HARD Summer 2015: The Best and Worst
Despite stifling heat and a Saturday marred by tragedy, HARD Summer provided plenty of highlights for its 65,000 attendees. Here were some of our favorite and least-favorite moments, along with some thoughts on HARD's future in the wake of Saturday's two deaths.
Best: Porter Robinson
The only thing wrong with Robinson's set was the one thing he could do nothing about: It wasn’t Saturday night's last. Along with the heart-wrenching music he’s become known for lately, Robinson’s performance also came with a fancy, storylined light show and some spectacular fireworks. The consensus was clear: You really can’t get tired of the special set that comes along with his alternative album, Worlds. The story visuals change, and how you interpret the plot is up to you, but each scene and each song contributes to telling something complete. His set ended with the first song he made that directed him, musically, towards Worlds. “Language” puts the show to bed with a bang. (Which is why, when the stage transitioned into a party throne for Dillon Francis, we were kind of bummed the organizers didn’t decide to switch the slots.) — S.P.
The Chemical Brothers
Best: The Chemical Brothers
That Tom Rowlands and Ed Simons are still making music 20 years after their landmark debut album, Exit Planet Dust, is remarkable enough. That they have managed to stay relevant is, in the fickle world of dance music, nothing short of miraculous. Playing songs that were sometimes older than half of HARD's attendees, the Chems threw down a relentlessly energetic 90-minute set that made few concessions to today's build-and-drop EDM formulas, sticking instead to their patented brew of breakbeats, acid house, hip-hop and psychedelic noise. Their set's weirdest moments, including a freakout mashup of "Escape Velocity" and "The Golden Path," probably sent some of the younger fans scurrying back to Dillon Francis. But even the ones who didn't quite get it knew they had never heard anything like it. — A.H.
Best: Kick-ass totems
Donald Trump’s disapproving sneer. An intricate Pikachu brandishing a bright red mushroom. A giant praise-the-heavens emoji. That’s the kind of stuff that will help you find your friends. As usual, totems — basically, giant signs that groups hold up in the air to try to stay together — were out in full force. HARD fans took their game to the next level with some pretty funny signals. Surprisingly, they were also all, for the most part, different (unlike that year we saw about eight Kim Kardashian crying faces within 10 minutes). — S.P.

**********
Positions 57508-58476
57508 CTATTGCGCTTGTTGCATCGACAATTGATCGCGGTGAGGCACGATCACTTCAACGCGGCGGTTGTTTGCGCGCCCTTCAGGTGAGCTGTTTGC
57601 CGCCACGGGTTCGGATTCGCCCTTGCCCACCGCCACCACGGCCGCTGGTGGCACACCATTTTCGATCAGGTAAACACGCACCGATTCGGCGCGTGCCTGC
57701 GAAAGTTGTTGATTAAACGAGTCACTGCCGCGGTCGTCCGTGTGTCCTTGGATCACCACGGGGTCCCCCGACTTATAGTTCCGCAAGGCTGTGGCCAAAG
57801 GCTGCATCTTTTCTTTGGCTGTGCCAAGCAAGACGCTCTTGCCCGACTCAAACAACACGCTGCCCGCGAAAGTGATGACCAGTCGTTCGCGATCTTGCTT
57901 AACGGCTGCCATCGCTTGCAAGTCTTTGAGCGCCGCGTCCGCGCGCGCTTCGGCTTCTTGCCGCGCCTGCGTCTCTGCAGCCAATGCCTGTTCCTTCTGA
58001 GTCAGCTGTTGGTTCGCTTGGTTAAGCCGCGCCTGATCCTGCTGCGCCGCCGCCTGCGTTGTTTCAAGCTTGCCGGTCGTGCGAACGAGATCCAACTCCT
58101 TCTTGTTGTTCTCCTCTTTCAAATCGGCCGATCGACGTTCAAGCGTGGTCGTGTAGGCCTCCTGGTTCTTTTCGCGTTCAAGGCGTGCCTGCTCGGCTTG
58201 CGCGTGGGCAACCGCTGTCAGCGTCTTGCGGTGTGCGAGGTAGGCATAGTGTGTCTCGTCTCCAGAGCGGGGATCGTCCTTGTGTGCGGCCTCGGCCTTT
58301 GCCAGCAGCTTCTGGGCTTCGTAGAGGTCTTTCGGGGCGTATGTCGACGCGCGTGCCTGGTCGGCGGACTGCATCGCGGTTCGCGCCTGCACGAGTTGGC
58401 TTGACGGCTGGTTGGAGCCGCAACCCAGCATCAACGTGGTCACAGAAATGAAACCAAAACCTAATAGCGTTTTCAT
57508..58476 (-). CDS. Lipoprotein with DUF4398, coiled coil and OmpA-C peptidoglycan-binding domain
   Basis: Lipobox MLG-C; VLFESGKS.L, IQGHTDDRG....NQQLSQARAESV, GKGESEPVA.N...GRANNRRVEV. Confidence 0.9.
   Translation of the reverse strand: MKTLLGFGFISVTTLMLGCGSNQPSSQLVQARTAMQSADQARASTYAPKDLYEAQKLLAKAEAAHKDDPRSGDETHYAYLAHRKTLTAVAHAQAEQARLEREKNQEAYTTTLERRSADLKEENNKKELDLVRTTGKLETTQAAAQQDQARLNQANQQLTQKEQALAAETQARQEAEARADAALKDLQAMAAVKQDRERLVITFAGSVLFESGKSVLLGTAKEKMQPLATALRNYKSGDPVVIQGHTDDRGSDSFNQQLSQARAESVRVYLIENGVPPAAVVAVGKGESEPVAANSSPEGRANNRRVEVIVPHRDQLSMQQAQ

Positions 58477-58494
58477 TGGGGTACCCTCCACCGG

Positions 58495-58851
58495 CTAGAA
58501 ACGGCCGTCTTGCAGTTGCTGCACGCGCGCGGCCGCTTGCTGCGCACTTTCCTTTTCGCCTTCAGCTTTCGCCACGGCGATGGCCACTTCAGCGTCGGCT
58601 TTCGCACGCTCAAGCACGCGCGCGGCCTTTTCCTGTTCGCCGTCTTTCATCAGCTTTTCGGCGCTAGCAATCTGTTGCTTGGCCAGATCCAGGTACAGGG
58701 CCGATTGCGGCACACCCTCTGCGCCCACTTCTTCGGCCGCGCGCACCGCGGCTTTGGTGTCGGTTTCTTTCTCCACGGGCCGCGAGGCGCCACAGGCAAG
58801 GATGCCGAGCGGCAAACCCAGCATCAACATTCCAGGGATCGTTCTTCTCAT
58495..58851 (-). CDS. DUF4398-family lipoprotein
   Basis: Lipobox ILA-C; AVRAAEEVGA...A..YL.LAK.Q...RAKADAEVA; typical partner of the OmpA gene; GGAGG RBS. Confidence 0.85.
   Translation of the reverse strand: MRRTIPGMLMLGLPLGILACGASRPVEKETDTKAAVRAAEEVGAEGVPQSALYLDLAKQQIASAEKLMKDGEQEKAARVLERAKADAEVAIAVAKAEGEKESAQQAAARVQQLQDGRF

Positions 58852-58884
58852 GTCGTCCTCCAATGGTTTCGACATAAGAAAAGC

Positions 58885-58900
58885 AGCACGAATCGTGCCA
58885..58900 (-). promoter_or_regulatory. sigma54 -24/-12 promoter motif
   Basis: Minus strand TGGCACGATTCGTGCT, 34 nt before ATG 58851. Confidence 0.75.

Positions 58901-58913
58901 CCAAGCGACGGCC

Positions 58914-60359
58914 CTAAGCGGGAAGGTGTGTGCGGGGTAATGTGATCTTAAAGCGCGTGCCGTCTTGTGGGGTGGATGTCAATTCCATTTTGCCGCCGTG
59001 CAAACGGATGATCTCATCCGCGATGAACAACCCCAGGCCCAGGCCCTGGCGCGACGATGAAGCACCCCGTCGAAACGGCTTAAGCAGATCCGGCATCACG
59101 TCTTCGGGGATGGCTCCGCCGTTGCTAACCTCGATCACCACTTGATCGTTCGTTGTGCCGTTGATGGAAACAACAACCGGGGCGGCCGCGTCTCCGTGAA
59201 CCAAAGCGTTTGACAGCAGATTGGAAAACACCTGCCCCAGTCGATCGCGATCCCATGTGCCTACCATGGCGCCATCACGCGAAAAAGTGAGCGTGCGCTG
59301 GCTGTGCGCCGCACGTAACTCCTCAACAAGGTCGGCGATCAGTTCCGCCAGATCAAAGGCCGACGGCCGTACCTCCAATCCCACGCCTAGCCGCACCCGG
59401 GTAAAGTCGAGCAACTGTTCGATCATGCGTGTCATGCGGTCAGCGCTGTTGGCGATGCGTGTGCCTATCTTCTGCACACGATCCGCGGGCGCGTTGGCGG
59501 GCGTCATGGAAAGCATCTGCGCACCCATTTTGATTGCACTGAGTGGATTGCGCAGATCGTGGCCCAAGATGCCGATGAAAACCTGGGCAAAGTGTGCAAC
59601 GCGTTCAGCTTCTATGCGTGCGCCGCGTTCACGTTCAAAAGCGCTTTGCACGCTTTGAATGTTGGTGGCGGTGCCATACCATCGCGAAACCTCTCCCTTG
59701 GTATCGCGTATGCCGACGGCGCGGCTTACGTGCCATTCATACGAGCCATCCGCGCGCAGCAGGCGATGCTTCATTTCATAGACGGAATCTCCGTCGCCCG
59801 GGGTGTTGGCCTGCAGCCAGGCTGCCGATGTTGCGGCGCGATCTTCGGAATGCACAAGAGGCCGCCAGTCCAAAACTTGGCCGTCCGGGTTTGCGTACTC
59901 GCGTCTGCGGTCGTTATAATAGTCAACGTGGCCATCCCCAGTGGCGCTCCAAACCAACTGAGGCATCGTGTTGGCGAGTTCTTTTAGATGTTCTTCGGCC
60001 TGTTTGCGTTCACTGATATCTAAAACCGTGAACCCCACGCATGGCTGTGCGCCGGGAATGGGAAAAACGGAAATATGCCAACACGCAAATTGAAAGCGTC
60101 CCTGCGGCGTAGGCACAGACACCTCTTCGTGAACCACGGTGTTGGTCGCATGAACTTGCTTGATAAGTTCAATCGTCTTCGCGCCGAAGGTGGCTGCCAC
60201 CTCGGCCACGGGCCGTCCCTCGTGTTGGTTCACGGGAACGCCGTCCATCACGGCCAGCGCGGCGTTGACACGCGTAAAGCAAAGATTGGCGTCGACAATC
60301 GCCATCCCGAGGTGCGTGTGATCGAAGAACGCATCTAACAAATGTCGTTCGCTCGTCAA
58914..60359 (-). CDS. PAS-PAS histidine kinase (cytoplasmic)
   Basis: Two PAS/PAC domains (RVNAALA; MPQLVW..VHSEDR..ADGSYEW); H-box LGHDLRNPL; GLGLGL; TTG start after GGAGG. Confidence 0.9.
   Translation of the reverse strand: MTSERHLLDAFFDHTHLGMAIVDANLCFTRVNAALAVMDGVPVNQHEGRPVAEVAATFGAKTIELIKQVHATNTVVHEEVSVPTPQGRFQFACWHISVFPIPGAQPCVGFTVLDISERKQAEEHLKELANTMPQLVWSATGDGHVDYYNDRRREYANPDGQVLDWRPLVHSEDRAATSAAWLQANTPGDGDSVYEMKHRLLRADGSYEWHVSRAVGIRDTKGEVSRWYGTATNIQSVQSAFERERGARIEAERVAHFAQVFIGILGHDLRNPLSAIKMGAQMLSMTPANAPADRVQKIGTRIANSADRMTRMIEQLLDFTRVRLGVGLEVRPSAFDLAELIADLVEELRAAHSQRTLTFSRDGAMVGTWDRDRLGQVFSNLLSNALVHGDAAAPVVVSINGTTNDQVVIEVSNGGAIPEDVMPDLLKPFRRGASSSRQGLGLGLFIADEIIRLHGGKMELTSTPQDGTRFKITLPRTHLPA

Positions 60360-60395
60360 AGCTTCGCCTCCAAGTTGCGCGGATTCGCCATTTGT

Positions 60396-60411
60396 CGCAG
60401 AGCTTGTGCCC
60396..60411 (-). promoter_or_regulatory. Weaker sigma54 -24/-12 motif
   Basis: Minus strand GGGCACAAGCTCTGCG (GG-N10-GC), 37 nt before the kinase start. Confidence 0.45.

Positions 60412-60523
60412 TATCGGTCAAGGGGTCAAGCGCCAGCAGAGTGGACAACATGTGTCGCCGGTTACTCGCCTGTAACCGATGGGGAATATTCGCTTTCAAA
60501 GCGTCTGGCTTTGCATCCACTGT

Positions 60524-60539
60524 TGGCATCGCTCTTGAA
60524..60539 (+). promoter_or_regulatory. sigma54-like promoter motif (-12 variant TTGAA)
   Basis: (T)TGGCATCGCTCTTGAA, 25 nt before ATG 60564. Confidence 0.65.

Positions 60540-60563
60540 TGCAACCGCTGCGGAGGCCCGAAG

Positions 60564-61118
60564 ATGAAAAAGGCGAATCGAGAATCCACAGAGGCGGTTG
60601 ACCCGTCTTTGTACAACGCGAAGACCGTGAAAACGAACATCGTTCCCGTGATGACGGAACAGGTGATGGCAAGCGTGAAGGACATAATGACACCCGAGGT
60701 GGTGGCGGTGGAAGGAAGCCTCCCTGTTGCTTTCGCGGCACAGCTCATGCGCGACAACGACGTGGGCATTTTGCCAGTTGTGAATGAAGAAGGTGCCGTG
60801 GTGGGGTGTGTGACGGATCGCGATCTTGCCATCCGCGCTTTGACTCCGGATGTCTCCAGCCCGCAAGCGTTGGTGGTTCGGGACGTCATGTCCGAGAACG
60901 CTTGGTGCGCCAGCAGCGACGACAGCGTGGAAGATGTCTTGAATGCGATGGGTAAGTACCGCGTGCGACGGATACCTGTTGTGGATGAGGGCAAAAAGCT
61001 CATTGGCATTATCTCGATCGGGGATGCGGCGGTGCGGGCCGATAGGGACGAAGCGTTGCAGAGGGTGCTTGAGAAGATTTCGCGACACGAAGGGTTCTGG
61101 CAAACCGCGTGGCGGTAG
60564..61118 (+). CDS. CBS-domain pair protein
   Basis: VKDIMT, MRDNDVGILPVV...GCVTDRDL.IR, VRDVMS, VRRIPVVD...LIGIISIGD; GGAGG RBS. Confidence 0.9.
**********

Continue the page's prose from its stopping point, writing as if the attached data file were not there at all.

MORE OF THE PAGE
No frills, but at least it was approximately 50 degrees cooler than the Purple stage
Best: The "Cooling Station"
A small building in the middle Fairplex grounds offered a single attraction: air-conditioning, and plenty of it. With temperatures topping 90 degrees both days, and climbing well above that at some of the indoor stages, it was a savior for many HARD-goers — although since it was usually empty, it seems as though many were either unaware of its existence or put off by its spartan layout. The room offered no party atmosphere and no seats — just a vast expanse of carpet, with a single, non-alcoholic beverage vendor. Next year, the Cooling Station could do with a little decor (perhaps paid for by a corporate sponsor — Ice Breakers? Cool Ranch Doritos?) and maybe even some chillout music. But bare-bones though it was, it was a welcome resource. — A.H.
Worst: The 5K between stages
We’re bigger fans of the Fairplex than we were of Whittier Narrows, but HARD Summer’s newest home also has its issues. Number one? The sheer amount of space and bodies that anyone wanting to get from, say, the HARD to HARDer stages had to traverse. Especially towards the end of the night, when more people and darkness set in, the trek between stages added up to 20 minutes of walking and missed music. — S.P.
Best: Zeds Dead
Playing on the early side (aka: when the sun was still up) didn’t stop Zeds Dead from attracting thousands out of the beer gardens and into a massive, headliner-sized crowd at the HARD Stage. The multi-talented, melodic trap/house/dub duo played a bass-heavy set to appease the party-people festival vibe, dishing out killer dirty trap drops like they were tossing candy to a giant group of toddlers. The show was just another reminder that these dudes know how to adapt to the mood of the event. They have the production chops to do it, and they will blow your mind. — S.P.
Best: Die Antwoord
South Africa's self-described "zef rap-rave" crew ("zef" being an Afrikaans slang word roughly equivalent to "bling") delivered Sunday's weirdest, wildest set. Storming the stage dressed in ridiculous Pokemon and Pikachu costumes, Ninja and Yolandi quickly worked the crowd into a frenzy with their wild antics and double-time raps, as their monster-masked DJ, Hi-Tek, supplied beats and buzzsaw synth hooks so massive they bordered on self-parody. Several costume changes later, Ninja was stage-diving and Yolandi was spanking a twerking backup dancer, and an overflow crowd at the HARDer stage was going ballistic, especially when Ninja urged everyone to jump for the climactic "I Fink U Freeky." Oh yeah, Jack Black showed up at one point, too — but their entire set was so fantastic, his cameo was almost an afterthought. — A.H.